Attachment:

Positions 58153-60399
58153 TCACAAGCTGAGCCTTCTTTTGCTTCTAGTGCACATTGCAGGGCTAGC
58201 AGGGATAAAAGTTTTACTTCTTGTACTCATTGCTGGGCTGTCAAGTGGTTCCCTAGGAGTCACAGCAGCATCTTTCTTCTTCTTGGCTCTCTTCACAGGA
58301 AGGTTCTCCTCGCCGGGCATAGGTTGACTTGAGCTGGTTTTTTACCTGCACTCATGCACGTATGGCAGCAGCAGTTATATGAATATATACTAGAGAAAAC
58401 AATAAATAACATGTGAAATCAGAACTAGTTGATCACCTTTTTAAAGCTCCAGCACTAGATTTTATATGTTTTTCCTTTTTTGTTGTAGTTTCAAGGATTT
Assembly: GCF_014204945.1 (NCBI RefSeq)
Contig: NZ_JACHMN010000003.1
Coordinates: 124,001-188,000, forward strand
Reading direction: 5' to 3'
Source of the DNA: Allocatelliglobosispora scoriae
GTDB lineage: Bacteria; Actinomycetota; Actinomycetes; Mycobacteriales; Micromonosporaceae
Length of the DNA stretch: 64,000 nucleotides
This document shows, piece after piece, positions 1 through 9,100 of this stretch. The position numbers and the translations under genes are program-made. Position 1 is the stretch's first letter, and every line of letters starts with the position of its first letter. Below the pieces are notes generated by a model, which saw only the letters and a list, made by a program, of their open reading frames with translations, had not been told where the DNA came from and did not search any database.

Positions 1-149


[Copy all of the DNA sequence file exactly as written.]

Positions 58153-60399
58153 TCACAAGCTGAGCCTTCTTTTGCTTCTAGTGCACATTGCAGGGCTAGC
58201 AGGGATAAAAGTTTTACTTCTTGTACTCATTGCTGGGCTGTCAAGTGGTTCCCTAGGAGTCACAGCAGCATCTTTCTTCTTCTTGGCTCTCTTCACAGGA
58301 AGGTTCTCCTCGCCGGGCATAGGTTGACTTGAGCTGGTTTTTTACCTGCACTCATGCACGTATGGCAGCAGCAGTTATATGAATATATACTAGAGAAAAC
58401 AATAAATAACATGTGAAATCAGAACTAGTTGATCACCTTTTTAAAGCTCCAGCACTAGATTTTATATGTTTTTCCTTTTTTGTTGTAGTTTCAAGGATTT
Assembly: GCF_014204945.1 (NCBI RefSeq)
Contig: NZ_JACHMN010000003.1
Coordinates: 124,001-188,000, forward strand
Reading direction: 5' to 3'
Source of the DNA: Allocatelliglobosispora scoriae
GTDB lineage: Bacteria; Actinomycetota; Actinomycetes; Mycobacteriales; Micromonosporaceae
Length of the DNA stretch: 64,000 nucleotides
This document shows, piece after piece, positions 1 through 9,100 of this stretch. The position numbers and the translations under genes are program-made. Position 1 is the stretch's first letter, and every line of letters starts with the position of its first letter. Below the pieces are notes generated by a model, which saw only the letters and a list, made by a program, of their open reading frames with translations, had not been told where the DNA came from and did not search any database.

Positions 1-149